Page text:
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Ancient Dog Genome, Comparative Genomics Hint at Two Dog Domestication Events

NEW YORK (GenomeWeb) – A new study appearing in Science suggests dogs may have been domesticated from wolves twice, with dogs from the more recent event mixing with and replacing those domesticated earlier.

Researchers from the University of Oxford, Trinity College Dublin, and elsewhere sequenced the complete genome of a 4,800-year-old Neolithic dog bone sample from Newgrange, Ireland. They also assessed new and existing genomic data for hundreds of ancient dogs, modern dogs, and wolves.

In the process, the team uncovered a split between East Asian and European dogs that took place thousands of years after the available archeological evidence places dogs in Europe — results that point to the possibility of parallel dog domestication events taking place thousands of years apart.

"Our ancient DNA evidence, combined with the archaeological record of early dogs, suggests that we need to reconsider the number of times dogs were domesticated independently. Maybe the reason there hasn't yet been a consensus about where dogs were domesticated is because everyone has been a little bit right," co-senior author Greger Larson, director of the Paleogenomics and Bio-Archaeology Research Network at the University of Oxford, said in a statement.

Most prior studies have indicated that grey wolves were coaxed along the road to becoming dogs during a single domestication event, though there is ongoing debate amongst researchers over where domestication took place. For example, a study published in the Proceedings of the National Academy of Sciences last October argued that dog domestication occurred in Central Asia, while a more recent Cell Research paper placed it in southern East Asia.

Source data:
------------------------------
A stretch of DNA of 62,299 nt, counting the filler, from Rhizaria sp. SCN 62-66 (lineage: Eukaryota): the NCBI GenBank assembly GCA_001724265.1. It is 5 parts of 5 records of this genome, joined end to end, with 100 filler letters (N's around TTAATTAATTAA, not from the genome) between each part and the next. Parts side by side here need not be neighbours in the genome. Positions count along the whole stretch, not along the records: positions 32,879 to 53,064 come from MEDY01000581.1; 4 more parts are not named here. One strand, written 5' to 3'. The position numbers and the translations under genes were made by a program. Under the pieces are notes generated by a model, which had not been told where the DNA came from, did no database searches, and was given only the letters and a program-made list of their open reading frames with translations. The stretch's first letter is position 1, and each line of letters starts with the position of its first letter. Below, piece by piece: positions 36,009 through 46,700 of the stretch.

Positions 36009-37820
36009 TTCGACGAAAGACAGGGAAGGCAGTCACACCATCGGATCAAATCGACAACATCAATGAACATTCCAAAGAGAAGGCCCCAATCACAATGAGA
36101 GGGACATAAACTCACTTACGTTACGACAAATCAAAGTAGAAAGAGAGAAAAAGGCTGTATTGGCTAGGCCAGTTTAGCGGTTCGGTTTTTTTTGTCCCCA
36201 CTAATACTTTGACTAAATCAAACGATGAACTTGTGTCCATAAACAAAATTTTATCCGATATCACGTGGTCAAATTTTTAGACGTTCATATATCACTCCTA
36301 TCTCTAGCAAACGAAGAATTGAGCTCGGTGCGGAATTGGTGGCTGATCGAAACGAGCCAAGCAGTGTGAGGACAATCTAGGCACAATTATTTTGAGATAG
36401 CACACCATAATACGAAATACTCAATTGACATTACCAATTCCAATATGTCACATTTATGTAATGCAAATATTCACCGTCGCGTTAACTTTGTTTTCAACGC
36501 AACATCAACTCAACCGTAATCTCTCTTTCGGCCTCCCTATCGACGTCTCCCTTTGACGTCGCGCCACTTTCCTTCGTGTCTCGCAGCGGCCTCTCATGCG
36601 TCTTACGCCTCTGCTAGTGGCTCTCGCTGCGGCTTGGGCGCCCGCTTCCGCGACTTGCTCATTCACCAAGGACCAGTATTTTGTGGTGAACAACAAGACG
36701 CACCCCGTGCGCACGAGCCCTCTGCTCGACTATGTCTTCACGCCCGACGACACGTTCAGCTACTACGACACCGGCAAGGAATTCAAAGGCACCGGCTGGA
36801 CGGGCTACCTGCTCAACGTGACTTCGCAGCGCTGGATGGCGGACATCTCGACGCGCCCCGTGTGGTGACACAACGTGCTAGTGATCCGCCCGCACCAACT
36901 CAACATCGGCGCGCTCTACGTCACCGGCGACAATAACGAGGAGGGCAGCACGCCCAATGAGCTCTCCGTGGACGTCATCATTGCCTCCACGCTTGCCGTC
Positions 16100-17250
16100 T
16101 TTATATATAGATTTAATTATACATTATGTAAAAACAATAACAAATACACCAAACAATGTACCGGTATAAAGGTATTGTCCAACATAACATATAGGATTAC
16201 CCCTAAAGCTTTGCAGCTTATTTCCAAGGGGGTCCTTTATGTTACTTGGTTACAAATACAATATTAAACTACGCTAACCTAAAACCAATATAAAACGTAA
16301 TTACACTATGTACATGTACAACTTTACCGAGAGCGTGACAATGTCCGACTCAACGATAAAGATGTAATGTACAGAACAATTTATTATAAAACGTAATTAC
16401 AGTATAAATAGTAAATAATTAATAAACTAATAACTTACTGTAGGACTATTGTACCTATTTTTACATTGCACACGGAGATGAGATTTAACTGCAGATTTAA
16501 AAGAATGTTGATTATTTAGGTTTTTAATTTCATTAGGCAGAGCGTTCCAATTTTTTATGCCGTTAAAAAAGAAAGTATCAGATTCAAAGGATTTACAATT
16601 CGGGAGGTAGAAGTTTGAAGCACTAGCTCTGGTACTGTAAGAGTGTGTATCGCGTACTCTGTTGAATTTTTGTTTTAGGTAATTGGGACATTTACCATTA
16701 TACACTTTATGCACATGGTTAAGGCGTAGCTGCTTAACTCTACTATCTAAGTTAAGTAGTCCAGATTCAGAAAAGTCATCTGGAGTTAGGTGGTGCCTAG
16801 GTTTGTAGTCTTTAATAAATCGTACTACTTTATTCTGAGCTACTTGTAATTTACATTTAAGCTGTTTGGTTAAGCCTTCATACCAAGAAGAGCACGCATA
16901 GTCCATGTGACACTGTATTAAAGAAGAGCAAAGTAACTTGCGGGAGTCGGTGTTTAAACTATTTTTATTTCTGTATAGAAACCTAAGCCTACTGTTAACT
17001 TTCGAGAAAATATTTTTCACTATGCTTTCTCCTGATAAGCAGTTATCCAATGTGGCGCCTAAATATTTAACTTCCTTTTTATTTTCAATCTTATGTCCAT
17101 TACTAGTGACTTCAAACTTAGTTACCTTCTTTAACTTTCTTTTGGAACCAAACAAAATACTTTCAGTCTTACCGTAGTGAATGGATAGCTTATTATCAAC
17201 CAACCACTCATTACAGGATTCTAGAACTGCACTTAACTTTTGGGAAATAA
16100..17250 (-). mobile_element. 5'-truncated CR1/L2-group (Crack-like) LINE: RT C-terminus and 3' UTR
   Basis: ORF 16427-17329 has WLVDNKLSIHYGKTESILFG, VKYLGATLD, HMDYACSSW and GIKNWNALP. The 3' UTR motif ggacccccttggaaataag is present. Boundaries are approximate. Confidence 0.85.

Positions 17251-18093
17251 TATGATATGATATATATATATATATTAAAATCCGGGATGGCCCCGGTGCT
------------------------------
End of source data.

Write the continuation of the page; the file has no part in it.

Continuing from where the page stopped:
A 2013 study in Nature Communications, meanwhile, uncovered ties between indigenous dogs in China and the ancestors of domestic dogs and estimated that domestication took place some 32,000 years ago. But Swedish and American researchers found evidence for earlier domestication and suggested that multiple domestication events may have occurred.

For the latest analysis, Larson and his colleagues sequenced the genome of the 4,800 year old Newgrange dog to an average depth of 28-fold coverage using a sample obtained from a Neolithic grave at that site. They also did mitochondrial DNA sequencing on 59 European dog samples from 3,000 to 14,000 years ago. The team then compared the new genome to the mitochondrial sequences and to genetic data for hundreds of modern-day dogs, including 80 genome sequences and array-based genotypes for more than 600 dogs.

Phylogenetically speaking, a dog breed from the Netherlands called the Sarloos clustered apart from other domestic dogs, the researchers noted, likely due to its heavy captive wolf and German shepherd ancestry. But genetic variants in dog genomes also revealed a split between dogs from East Asia and Western Eurasia that went back between 6,400 and 14,000 years.

The split took place long after domestic dogs' first archeological appearance in East Asia or Europe, which appears to go back some 15,000 years or more. And the team saw signs of both older and newer domestic dog ancestry in the Newgrange individual, suggesting dogs from a second domestication event may have mixed with, and to some extent replaced, the earliest domestic dogs.

Still, the study's authors cautioned that "our scenario remains hypothetical" based on the data available so far. "Genome sequences derived from ancient Eurasian dogs and wolves, combined with detailed morphological and contextual studies of the archeological remains, will provide the necessary means to assess whether dog domestication occurred more than once," they wrote.